The House of Representatives is
expected to vote today on expanding federal hate crimes legislation
to include disability, gender and sexual orientation.
The Local Law Enforcement Hate Crimes
Prevention Act (HR1913) is also known as the Matthew Shepard Act.
Shepard, a student at the University of Wyoming, was killed in 1998
by two men he met in a gay bar. He was beaten and left to die
shackled to a post along a rural road.
The legislation would allow the
Attorney General to assist cities and states in the investigation and
prosecution of hate crimes.
Openly gay Massachusetts Representative
Barney Frank sponsored the bill in the House, while Massachusetts
Senator Ted Kennedy is backing the Senate version.
Passage in the House, where Democrats
far outnumber Republicans, appears all but certain. But Democrats
hold a narrower majority in the Senate, where passage may hinge on
the support of moderate Republicans.
Yesterday, President Obama issued a
statement urging lawmakers to pass the measure.
“I urge members on both sides of the
aisle to act on this important civil rights issue by passing this
legislation to protect all of our citizens from violent acts of
intolerance – legislation that will enhance civil rights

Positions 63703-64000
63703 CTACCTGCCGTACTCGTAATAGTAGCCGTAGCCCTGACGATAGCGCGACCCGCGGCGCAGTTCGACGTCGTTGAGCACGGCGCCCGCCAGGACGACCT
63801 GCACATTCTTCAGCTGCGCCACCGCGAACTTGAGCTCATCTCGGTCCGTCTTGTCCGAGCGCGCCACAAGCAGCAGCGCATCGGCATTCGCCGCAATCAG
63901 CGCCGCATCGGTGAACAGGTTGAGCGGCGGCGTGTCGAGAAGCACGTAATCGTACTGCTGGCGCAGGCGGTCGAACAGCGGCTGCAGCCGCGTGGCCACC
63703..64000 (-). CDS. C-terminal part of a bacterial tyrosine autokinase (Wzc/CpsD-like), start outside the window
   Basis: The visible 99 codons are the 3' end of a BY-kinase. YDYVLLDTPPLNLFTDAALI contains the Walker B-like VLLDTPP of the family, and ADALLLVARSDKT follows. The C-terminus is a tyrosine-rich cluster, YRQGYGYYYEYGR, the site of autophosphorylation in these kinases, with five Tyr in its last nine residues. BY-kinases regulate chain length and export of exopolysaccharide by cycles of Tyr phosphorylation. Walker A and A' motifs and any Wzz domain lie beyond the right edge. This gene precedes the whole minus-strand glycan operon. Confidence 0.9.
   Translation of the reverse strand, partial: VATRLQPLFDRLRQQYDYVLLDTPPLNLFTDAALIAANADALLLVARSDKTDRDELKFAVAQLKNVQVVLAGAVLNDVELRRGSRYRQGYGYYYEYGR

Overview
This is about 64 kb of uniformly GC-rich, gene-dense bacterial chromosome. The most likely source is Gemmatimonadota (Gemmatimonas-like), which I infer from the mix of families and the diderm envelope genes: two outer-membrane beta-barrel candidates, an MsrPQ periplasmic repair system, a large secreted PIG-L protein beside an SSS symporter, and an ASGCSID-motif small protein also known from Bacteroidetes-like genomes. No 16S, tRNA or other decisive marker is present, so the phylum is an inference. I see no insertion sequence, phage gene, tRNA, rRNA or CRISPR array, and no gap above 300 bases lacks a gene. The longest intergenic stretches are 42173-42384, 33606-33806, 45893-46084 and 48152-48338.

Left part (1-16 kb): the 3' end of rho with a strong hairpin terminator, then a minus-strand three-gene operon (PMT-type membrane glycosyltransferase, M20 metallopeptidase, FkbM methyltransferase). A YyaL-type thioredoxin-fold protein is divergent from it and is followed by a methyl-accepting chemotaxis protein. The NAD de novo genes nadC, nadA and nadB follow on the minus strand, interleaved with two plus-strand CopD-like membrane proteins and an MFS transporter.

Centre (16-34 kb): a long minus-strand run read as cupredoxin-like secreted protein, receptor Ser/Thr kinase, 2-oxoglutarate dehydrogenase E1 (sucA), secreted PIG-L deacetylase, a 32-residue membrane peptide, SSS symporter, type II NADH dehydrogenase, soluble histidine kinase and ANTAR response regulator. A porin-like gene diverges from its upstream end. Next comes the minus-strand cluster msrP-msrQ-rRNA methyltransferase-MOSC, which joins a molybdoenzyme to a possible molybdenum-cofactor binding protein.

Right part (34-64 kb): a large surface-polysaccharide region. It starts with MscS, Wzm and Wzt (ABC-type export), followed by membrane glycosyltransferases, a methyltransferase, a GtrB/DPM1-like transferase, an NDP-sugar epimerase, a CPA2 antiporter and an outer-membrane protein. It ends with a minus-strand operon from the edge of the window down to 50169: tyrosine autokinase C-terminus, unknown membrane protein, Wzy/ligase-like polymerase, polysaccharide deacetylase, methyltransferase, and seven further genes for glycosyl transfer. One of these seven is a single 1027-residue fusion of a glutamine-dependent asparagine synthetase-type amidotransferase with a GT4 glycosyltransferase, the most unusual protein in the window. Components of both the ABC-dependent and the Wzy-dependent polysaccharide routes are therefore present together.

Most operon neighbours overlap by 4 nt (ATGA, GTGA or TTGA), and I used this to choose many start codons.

protections while also protecting our freedoms of speech and
association,” Obama said.
Obama's backing of the measure runs
counter to that of President Bush who had threatened to veto the
legislation should lawmakers approve it.
Opponents of the bill argue that the
measure would have a chilling effect on free speech and restrict
religious liberties, despite its included First Amendment
During a Judiciary Committee hearing on
the bill, Republican members attempted to amend the bill to extend
its provisions to senior citizens, veterans and even pregnant women.
Iowa Representative Steve King asked:
“Why are we valuing sexuality as more important than veteran status
or old age, for instance?”
“Their agenda is to shut down
preaching of faith from the pulpit,” King told One News Now.
“Their agenda is to force approval of the homosexual agenda. And
destroy marriage nationally is the follow-up piece of this.”
Passage of the federal hate crimes law
is a priority for groups that advocate for gay and lesbian rights.